In this post I consider the February 2022 T-SQL Tuesday #147 Invitation “Upgrade Strategies” and look at the importance of upgrades in the cloud.
For this month’s T-SQL Tuesday, VoiceOfTheDBA’s invitation was as follows:
This month I want you to write about how you look at SQL Server upgrades. A few things you might think about:
Why we wait to upgrade?
Strategies for testing an upgrade
Smoke tests or other ways to verify the upgrade worked
Moving to the cloud to avoid upgrades
Using compatibility levels to upgrade an instance by not a database.
Checklists of things to use in planning
The time it takes to upgrade your environment
What you evaluate in making a decision to upgrade or not?
Immediately I was drawn to “Moving to the cloud to avoid upgrades”. Some perceive the cloud as a ‘set it and forget it’ environment. The reality is that cloud services still require upgrades that can cause security vulnerabilities and data issues if left unchecked.
What follows are some SQL based observations from my experience to date. While it’s true this list is AWS specific, it isn’t AWS exclusive as Azure and GCP operate similar services with similar considerations.
When I create a new EC2 instance I can generally expect it to be running the latest build of my chosen OS. However, an instance that has been running for a while will soon find itself needing system updates like any other computer. Some updates offer performance improvements or new features and are essentially optional. Others fix security vulnerabilities and bugs and are non-negotiable.
If that instance is running my relational database of choice, that too will need a range of updates from the desirable to the critical. AWS views this as a customer responsibility, with the AWS Shared Responsibility Model including the following:
Customers that deploy an Amazon EC2 instance are responsible for management of the guest operating system (including updates and security patches), any application software or utilities installed by the customer on the instances, and the configuration of the AWS-provided firewall (called a security group) on each instance.
However the managed services are viewed differently:
For abstracted services, AWS operates the infrastructure layer, the operating system, and platforms, and customers access the endpoints to store and retrieve data. Customers are responsible for managing their data (including encryption options), classifying their assets, and using IAM tools to apply the appropriate permissions.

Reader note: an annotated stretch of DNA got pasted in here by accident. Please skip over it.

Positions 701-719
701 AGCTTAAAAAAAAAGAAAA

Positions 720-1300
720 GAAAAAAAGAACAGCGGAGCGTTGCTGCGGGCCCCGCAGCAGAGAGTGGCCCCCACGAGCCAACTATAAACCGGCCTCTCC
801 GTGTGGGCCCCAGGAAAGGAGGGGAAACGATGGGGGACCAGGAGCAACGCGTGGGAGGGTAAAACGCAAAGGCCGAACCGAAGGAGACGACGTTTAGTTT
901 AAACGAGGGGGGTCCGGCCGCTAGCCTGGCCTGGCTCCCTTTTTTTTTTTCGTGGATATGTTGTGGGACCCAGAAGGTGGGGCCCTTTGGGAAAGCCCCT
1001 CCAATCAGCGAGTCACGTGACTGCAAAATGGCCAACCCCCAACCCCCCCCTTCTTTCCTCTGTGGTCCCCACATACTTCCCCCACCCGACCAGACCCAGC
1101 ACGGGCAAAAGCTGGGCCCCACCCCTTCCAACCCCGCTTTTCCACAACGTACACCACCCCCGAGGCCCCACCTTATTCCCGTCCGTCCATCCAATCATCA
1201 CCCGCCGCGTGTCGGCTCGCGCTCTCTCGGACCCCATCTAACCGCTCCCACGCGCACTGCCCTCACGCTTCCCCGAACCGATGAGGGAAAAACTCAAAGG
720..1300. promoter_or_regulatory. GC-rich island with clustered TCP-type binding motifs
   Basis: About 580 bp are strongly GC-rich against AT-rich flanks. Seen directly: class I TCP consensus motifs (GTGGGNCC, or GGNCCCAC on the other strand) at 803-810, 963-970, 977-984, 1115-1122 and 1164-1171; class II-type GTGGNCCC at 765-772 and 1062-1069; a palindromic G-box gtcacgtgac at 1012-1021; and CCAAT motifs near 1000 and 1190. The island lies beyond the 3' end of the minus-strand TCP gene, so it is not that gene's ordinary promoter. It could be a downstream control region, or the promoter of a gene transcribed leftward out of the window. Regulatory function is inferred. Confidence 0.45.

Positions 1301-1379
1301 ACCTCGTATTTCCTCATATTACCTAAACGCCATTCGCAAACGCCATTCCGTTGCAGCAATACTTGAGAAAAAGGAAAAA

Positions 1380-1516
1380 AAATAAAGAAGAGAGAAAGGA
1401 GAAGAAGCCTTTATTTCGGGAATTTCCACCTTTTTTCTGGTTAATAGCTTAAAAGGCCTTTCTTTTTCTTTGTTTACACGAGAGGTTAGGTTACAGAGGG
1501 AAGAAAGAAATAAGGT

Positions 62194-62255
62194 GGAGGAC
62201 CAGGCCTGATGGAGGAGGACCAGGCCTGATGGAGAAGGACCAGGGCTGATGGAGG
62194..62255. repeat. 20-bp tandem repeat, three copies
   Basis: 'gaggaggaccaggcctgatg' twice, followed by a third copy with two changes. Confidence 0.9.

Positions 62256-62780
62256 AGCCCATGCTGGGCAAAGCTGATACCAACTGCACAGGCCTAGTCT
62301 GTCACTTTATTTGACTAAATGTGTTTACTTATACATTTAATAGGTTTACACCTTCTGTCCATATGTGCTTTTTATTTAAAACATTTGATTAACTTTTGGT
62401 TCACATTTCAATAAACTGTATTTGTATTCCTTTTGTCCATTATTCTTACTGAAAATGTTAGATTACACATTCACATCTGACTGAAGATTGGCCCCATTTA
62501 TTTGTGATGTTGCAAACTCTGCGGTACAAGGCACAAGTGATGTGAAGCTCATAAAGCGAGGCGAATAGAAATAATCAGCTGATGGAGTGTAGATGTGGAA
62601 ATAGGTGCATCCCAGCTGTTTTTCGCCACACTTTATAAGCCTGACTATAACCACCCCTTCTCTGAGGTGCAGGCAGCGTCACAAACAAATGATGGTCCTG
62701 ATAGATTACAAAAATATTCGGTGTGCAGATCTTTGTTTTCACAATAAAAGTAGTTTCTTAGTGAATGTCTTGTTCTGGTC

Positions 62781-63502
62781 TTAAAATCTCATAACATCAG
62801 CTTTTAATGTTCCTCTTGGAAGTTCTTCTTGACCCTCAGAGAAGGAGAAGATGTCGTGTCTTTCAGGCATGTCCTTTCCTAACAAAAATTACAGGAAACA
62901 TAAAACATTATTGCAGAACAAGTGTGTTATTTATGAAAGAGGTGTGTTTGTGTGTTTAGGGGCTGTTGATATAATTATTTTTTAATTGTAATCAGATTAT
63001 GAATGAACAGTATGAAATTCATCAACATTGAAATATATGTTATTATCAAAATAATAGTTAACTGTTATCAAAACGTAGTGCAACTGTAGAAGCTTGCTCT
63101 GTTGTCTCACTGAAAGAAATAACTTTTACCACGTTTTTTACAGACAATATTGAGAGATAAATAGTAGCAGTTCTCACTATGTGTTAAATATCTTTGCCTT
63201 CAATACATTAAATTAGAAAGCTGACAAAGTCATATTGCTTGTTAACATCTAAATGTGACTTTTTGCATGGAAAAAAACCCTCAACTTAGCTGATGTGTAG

So what if I get AWS to run my database for me?
Amazon Relational Database Service (RDS) offers managed relational databases including Microsoft SQL Server, MySQL and PostgreSQL. RDS still uses EC2 instances but here they are managed by AWS and are not accessible by the user. This means OS management is no longer a customer responsibility.
Upgrades to the database engine are still a factor though. AWS try to make this as painless as possible – upgrades can be done using the console, AWS CLI or the RDS API. This is still a manual process though, although it is possible to upgrade some minor engine versions automatically.
However, even on rails it’s still possible for an update to go wrong. AWS have a nine-point checklist for testing an upgrade that wouldn’t be out of place on-premises. AWS also encourage database snapshots and non-production testing. While RDS removes infrastructure complexity, the data is still the customer’s responsibility and needs the same care as ever.
AWS constantly release new services intended to simplify workflows and reduce costs. Even when an organisation’s cloud setup is fully mature, it can still benefit from upgrading to these services.
When Athena debuted in 2016 it enabled the analysis of data in S3 using standard SQL. This removed the need for complex ETLs and data warehouses, and with Athena being serverless it was faster to set up and cheaper to operate than EC2, RDS or Redshift.
In 2020 Amazon announced new EBS GP3 volumes. GP3s have separate settings for performance and storage, and are recommended for applications like MySQL that need high performance at low costs. This meant organisations could save money by reducing their use of the more expensive IO1 volumes.
More recently, AWS announced a new S3 Glacier Instant Retrieval storage class in 2021. This made S3 less expensive for a range of use cases including SQL backup storage and data lake archival.
The Cloud offers numerous opportunities for individuals and organisations to develop, build and deploy quicker and easier. But upgrades are a fact of life in technology regardless of platform. The cloud is still a collection of computers, which still need to respond to changing requirements and threats.
A well maintained and fully upgraded cloud environment is reliable, scalable and secure. A poorly maintained one can, at best, be expensive, slow and unwieldy. At worst it can be unreliable, vulnerable and in breach of terms of service.
If you want to check the health of your AWS account, AWS offers their Trusted Advisor and Well-Architected Tool services. These give free architectural advice, security recommendations, cost optimisations and best practice guidance.
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